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Coronavirus pandemic: Easy tips for diabetics to stay safe

Considering the lower level of immunity, diabetics must ensure they take adequate precautions.

While the novel coronavirus is said to affect children and elderly more, it could equally be fatal for people with diabetes as the chances of infection flare up, as per Dr Jothydev Kesavadev MD, diabetologist, Thiruvananthapuram. In a video message, Dr Kesavadev explained the causative relationship between possible coronavirus infection and diabetes, whether type 1 or type 2. “I don’t say Covid-19 is a fatal disease. It is a fast spreading disease but the case fatality rate is relatively lower. However, in the presence of diabetes, the incidence of deaths are slightly more as the infection flares up,” he mentioned.

What is the link?

Dr Kesavadev explained that people with diseases like diabetes have low immunity, which is why their susceptibility to infections like coronavirus increases. Recently, actor Tom Hanks, who has been living with type 2 diabetes, tested positive for coronavirus. Cases like these make it essential to look at measures that diabetics can take to prevent the infection. Besides washing hands frequently and disinfecting surfaces, Dr Kesavadev shared tips for diabetics while stressing that they should be in regular touch with their healthcare providers/dietician.

Tips for diabetics to stay safe

As per Dr Kesavadev, it is extremely important to make sure you are controlling diabetes appropriately. “Frequently monitor the sugar levels at home with a glucose meter and ensure sugar is not above 180mg/dL. Lower the better. For hypoglycemics, under 70mg/dL,” he mentioned.

Never be idle at home; try to stay active. As per Dr Kesavadev, in diabetes, activity is equally important. “Ensure you are exercising for 30 minutes per day. In subjects with type 2 diabetes, in children and adolescents, the recommended duration is over an hour per day,” he said. Stressing on the importance of not letting social distancing make one lazy, he recommended one wake up at the same time every day, take a bath and be active. He also suggested that it is not a good practice to sit and work continuously for an hour in one place. Instead, take a break in between for five minutes and move around.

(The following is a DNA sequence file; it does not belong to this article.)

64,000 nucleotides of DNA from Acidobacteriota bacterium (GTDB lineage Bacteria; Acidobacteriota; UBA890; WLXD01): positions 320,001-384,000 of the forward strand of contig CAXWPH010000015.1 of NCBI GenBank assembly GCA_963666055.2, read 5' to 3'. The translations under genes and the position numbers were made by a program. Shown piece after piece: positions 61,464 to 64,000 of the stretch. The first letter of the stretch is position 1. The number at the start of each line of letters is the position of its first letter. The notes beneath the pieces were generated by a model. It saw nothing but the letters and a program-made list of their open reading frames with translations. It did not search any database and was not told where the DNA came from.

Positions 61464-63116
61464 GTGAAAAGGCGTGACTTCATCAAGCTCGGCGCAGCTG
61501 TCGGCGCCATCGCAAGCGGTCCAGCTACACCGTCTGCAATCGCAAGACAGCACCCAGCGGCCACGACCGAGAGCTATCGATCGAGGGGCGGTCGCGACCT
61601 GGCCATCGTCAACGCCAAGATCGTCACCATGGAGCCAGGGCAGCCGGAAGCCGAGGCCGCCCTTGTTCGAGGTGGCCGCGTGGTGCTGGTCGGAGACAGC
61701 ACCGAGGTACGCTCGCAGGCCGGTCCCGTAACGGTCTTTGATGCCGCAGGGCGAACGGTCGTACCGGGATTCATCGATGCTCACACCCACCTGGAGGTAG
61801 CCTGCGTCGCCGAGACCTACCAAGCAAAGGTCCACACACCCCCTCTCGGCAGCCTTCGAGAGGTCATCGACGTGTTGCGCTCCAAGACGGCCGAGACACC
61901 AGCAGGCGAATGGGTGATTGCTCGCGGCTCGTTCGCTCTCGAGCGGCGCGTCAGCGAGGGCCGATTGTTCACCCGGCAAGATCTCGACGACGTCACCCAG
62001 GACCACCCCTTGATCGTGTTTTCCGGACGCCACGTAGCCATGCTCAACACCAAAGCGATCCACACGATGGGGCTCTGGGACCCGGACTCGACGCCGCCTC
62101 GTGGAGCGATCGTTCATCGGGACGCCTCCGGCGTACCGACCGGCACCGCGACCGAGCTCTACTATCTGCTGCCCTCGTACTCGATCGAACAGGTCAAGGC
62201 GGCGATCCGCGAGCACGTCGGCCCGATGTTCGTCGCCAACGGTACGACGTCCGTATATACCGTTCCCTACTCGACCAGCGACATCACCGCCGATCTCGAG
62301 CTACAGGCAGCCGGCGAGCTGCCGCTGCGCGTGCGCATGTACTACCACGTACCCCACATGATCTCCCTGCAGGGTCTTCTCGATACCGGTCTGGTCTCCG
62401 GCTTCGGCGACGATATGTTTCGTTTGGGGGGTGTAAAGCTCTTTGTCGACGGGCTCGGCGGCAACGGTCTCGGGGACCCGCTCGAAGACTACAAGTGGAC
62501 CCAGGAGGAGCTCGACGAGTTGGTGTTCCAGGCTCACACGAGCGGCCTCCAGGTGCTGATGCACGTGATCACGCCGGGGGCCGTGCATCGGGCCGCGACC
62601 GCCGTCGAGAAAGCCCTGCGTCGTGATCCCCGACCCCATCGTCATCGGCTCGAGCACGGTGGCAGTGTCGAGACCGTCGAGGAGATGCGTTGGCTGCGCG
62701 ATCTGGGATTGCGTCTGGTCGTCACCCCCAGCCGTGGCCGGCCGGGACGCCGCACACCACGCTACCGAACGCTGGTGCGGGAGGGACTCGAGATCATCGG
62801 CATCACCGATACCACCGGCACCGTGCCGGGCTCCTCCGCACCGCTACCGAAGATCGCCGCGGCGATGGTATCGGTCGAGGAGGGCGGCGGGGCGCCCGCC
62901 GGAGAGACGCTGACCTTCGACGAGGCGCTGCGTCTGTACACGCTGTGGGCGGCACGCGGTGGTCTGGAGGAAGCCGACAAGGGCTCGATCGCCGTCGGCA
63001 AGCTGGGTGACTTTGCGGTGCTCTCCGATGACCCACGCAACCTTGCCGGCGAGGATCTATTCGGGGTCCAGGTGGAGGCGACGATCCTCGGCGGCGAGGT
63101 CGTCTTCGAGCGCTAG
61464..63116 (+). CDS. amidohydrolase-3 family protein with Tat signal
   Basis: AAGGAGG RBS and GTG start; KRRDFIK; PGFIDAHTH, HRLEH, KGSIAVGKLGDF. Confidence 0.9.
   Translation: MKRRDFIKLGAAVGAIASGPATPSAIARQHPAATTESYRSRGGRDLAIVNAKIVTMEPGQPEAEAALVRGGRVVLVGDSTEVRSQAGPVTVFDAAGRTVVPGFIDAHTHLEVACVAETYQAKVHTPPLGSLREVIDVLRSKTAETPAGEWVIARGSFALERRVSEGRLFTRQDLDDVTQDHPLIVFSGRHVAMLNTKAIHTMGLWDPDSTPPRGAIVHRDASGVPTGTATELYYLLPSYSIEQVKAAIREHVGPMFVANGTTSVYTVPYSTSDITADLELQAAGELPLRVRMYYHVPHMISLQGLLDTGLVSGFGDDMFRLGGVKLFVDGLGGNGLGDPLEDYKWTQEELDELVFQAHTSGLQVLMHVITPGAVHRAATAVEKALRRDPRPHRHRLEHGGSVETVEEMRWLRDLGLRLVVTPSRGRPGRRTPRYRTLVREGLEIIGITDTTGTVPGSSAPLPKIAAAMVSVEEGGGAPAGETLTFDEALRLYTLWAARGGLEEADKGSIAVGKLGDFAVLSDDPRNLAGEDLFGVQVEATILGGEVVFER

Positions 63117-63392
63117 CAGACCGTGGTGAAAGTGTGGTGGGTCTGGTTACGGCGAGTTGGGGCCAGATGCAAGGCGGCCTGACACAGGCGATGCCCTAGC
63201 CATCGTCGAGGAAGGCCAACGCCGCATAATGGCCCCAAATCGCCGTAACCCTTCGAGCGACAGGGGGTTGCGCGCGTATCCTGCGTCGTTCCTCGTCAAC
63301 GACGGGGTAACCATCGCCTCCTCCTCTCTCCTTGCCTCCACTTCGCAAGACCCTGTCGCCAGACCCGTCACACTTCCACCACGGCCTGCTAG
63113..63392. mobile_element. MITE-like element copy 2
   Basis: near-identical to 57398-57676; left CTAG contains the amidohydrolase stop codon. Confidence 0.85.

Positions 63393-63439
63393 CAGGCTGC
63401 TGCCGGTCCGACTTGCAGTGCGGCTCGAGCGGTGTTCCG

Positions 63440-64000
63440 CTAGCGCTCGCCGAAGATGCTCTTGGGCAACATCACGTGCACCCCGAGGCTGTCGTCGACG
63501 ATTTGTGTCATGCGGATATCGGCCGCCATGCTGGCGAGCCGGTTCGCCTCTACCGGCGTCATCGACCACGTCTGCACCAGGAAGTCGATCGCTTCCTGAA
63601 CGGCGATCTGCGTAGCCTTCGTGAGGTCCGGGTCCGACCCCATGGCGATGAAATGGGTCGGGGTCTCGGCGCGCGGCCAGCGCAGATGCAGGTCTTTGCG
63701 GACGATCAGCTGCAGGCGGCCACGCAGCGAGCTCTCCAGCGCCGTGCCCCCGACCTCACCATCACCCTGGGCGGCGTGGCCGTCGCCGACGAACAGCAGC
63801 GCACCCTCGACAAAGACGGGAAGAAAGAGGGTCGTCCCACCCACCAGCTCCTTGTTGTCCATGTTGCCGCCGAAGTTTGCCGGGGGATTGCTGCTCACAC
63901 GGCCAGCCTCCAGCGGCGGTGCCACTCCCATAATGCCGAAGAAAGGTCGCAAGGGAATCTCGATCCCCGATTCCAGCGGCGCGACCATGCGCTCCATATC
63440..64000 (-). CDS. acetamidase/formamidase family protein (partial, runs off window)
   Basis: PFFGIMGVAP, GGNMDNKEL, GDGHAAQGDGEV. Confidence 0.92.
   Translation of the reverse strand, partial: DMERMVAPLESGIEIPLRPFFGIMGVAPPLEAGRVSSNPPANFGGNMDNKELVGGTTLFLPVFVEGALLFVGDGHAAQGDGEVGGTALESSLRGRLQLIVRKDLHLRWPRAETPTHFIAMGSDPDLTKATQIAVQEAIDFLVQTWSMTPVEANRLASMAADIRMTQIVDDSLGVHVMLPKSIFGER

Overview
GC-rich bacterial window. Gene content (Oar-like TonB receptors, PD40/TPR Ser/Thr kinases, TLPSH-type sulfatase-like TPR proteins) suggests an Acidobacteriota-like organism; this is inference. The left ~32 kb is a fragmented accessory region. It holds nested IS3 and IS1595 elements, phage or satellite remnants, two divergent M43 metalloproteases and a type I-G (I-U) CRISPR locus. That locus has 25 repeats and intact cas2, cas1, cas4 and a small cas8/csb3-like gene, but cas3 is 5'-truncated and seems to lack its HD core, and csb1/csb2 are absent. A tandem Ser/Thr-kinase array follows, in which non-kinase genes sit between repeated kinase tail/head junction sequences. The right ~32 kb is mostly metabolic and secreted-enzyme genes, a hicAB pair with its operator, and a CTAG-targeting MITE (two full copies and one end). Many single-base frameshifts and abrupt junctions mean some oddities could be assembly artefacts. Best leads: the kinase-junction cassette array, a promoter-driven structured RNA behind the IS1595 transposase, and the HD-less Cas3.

Drink plenty of water. Every half hour, sip a small quantity. It is important for hydration. Make sure the amount of liquids matches the advice of your doctor and dietician.

Get at least eight to 10 hours of sleep daily.

If you have a fever, sore throat or joint pain, avoid ibuprofen. It might worsen the existing illness.

Many hospitals are arranging telemedicine consultations. If you cannot avail fresh lab results, doctors can suggest modifications based on earlier results.

When the disease is over, if you have not vaccinated against Pneumococcal Pneumonia and influenza, you must do so as there is an international consensus which says it is a must for patients with diabetes.

Don’t be anxious or angry. Relax. Be positive. Read. Listen to music. Dance. The counter-regulatory hormones have a tendency to increase glucose levels and have the tendency to reduce the immunity level.

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